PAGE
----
Samuel Dewey is an experienced lawyer and legal professional specializing in (1) white-collar investigations, compliance, and litigation; (2) regulatory compliance and litigation; and (3) complex public policy matters. Due to his level of expertise, Sam is a frequent commentator on Congressional Investigations on national network news.
Over the years, Samuel Dewey has served as the Senior Counsel in charge of Oversight & Investigations with the US House of Representatives Financial Services Committee, as Chief Investigator & Counsel with the US Senate Special Committee on Aging, and as the Senior Advisor with the United States Agency for Global Media.
Sam has also spent a great deal of time in the private sector. He got his first job as an Associate Attorney at Gibson, Dunn & Crutcher where he was responsible for representing both corporations and individuals in Executive Branch investigations. Later on, he worked as a Counsel for McDermott, Will & Emery. There, Sam advised highly regulated companies and individuals seeking to mitigate significant legal, reputational, and political risks while advancing their primary policy objectives.
Sam Dewey graduated summa cum laude from Brandeis University, getting his BA in Political Science in 2006. He proceeded to Georgetown University Law Center in Washington, DC, and earned his Juris Doctorate from Harvard Law School in Cambridge, Massachusetts, in 2009. He was a Senior Editor of Harvard Journal of Law and Public Policy and an Executive Board Member at Harvard Federalist Society.
Samuel Dewey’s diverse skill set includes consulting, congressional investigations, litigation, lecturing, staff oversight, risk management, and legal research. When he is not working, he enjoys reading, British History, choral music, traveling, and socializing with friends.
What was your best/favorite subject in school?
As a kid, my favorite subject in school was history. There is so much you can learn from the past, and when you look closely at what men and women have done to preserve and protect this country, you will always end up thankful for everything you have.
What was your first job?
At first, I was working as an associate at Gibson, Dunn & Crutcher LLP right out of law school where I represented both corporations and individuals in Executive Branch investigations, clients staring down complex anti-trust issues, or False Claims Acts cases, as well as clients facing overlapping criminal and civil investigations. While I was there, I also worked preparing CEOs to testify before Congress and studied a great deal of Congressional precedent and procedure, which gave me a leg up for the next stage of my career.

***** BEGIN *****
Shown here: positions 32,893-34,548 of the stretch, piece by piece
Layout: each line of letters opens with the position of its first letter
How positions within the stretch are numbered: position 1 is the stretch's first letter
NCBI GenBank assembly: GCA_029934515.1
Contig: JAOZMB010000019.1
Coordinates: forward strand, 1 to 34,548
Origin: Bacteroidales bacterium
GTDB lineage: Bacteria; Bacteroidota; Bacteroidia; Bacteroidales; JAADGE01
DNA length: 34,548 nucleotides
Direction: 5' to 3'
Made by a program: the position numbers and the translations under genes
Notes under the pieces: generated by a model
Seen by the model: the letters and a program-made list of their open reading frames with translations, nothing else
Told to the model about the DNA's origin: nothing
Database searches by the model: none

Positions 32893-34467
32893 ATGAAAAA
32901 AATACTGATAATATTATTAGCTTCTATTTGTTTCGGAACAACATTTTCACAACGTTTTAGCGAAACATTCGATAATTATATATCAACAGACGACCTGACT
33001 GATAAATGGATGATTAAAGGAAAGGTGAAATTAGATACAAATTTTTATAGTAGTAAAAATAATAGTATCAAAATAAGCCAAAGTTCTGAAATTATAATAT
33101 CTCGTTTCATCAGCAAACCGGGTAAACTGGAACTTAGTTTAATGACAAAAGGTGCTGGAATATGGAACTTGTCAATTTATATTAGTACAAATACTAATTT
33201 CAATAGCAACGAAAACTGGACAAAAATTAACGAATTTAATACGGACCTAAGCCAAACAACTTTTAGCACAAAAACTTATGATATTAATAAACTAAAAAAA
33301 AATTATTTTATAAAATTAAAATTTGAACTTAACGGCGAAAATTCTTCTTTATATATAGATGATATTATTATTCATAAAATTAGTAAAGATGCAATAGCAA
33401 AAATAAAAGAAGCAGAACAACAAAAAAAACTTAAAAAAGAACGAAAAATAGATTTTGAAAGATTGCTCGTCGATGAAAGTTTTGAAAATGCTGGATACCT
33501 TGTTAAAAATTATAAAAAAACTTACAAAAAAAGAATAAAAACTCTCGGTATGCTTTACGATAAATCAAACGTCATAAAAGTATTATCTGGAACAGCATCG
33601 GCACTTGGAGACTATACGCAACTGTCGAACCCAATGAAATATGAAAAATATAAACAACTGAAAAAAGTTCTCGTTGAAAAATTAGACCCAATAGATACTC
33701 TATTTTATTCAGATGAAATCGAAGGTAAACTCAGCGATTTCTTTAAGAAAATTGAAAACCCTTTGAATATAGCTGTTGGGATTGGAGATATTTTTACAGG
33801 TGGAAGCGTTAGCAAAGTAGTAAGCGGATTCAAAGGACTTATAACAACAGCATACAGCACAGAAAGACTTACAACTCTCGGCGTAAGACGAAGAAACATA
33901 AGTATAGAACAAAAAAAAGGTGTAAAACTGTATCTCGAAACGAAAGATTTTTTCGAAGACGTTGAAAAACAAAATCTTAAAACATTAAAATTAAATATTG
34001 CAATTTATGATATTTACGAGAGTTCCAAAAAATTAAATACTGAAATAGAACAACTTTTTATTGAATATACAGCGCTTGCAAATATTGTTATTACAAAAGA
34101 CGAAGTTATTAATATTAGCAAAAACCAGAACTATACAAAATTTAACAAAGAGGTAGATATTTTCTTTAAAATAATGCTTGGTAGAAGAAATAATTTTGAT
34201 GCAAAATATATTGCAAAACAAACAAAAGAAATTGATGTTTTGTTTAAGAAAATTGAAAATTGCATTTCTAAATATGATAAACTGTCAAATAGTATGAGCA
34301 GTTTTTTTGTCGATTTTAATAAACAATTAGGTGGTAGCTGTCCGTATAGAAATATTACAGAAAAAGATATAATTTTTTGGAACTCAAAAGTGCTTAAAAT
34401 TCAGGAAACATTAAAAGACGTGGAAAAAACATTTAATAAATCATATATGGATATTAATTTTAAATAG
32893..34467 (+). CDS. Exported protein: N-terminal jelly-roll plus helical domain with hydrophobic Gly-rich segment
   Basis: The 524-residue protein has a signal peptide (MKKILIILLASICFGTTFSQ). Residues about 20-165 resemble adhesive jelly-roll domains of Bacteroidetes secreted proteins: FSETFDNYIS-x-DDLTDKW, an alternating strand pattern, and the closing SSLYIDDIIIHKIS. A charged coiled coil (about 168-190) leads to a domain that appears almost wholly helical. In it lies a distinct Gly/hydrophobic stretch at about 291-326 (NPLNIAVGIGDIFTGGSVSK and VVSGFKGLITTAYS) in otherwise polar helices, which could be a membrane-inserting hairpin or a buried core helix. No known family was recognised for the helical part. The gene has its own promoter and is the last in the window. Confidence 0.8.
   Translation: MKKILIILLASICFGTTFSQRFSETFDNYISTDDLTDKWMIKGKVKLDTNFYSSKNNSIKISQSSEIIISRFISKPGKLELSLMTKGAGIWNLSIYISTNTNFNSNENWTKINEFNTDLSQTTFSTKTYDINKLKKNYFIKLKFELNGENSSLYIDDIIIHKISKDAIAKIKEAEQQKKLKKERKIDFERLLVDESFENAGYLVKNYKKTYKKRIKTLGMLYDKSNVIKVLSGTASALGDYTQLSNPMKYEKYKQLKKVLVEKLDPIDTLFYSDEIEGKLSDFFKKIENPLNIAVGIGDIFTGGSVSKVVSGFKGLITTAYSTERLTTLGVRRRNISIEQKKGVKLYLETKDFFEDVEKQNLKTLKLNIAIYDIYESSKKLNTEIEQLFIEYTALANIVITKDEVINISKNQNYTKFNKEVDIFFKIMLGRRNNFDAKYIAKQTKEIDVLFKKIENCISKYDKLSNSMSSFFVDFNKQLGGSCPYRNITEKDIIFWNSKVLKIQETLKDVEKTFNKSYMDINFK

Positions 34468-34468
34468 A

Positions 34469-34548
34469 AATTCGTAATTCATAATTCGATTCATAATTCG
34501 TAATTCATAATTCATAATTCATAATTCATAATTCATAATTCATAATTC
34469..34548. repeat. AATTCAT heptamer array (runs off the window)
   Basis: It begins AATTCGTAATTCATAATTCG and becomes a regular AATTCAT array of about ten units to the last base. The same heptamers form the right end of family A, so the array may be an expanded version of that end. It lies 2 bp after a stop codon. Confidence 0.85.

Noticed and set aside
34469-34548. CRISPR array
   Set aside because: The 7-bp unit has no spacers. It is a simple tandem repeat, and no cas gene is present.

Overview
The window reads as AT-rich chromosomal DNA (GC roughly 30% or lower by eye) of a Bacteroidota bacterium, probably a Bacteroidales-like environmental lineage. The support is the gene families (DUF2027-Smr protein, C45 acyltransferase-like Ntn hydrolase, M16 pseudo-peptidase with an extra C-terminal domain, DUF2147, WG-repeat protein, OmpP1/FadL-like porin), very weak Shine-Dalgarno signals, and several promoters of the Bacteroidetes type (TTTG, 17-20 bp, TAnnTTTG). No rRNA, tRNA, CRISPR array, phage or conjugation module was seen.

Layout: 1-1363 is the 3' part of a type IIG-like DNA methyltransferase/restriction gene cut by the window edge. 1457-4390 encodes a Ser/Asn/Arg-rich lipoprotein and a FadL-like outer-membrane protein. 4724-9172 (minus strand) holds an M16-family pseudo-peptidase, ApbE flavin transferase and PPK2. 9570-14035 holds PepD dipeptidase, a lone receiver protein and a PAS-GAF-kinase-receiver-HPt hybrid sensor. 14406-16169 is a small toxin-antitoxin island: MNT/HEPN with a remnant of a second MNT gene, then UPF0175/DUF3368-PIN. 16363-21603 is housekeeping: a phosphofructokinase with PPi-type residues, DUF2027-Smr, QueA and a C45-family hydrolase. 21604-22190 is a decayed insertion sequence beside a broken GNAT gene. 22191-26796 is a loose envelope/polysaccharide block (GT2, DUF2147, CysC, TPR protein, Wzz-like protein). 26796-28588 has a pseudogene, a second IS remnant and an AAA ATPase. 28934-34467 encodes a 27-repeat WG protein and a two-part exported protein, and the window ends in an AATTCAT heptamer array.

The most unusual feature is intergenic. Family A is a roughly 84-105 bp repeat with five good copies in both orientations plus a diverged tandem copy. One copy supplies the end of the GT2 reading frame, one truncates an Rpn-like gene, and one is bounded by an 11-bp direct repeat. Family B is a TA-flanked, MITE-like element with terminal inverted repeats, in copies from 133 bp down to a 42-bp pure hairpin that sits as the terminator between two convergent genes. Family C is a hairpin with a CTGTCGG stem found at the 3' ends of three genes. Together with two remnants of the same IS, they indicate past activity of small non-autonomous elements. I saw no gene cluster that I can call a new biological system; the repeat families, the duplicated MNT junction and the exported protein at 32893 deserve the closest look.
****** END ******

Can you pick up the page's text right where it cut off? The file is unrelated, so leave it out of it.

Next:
Where and how did you first decide that you wanted to become a lawyer?
A number of my family were practicing lawyers. Growing up legal work permeated the home. As a young kid I liked what I saw and decided that I too would be a lawyer.
How have these jobs prepared you for what you do now?
My first job gave me a detailed introduction to every facet of what I do now. The law, the precedent, the practices, the tradition, the applicable techniques. It also gave me the opportunity to work on real cases under the supervision of a top expert in the field.
Describe a lesson you learned on the job that serves as good advice for anyone in any field.
Always know your craft. It does not matter what you do. If you take the time to know the ins and outs of your job, to perfect it, to make it your own, you will be much better off for it.
Obviously, this is doubly true if you work in a field like mine. People will come to you for answers, and you need to be able to give them sound advice. But really this is something that anyone can apply to anything they do.
What motivates you?
Any time I feel tired or reluctant to give something my best effort, I just remember that Americans have gone through far worse than I have. It is hard to compare my struggles to some of those endured by the Marines in Chosin or the troops at Bastogne. You just have to keep pushing through it and know that if they can do it, so can I.
What personal achievement are you most proud of?
Overcoming asthma. I had extremely severe asthma as a child, and it really set me back. I missed weeks of school, was unable to play many sports, and missed out on a variety of childhood activities.
What wisdom would you have liked to share with lawyers who are just starting out?
Network, network, network. It is vital that you build genuine and professional relationships with people in the field and even in related fields. It is also important that you don’t come off looking like you are merely trying to fish for the job. Do some research, ask intelligent questions, and demonstrate value. At the end of the day, it will all be worth it.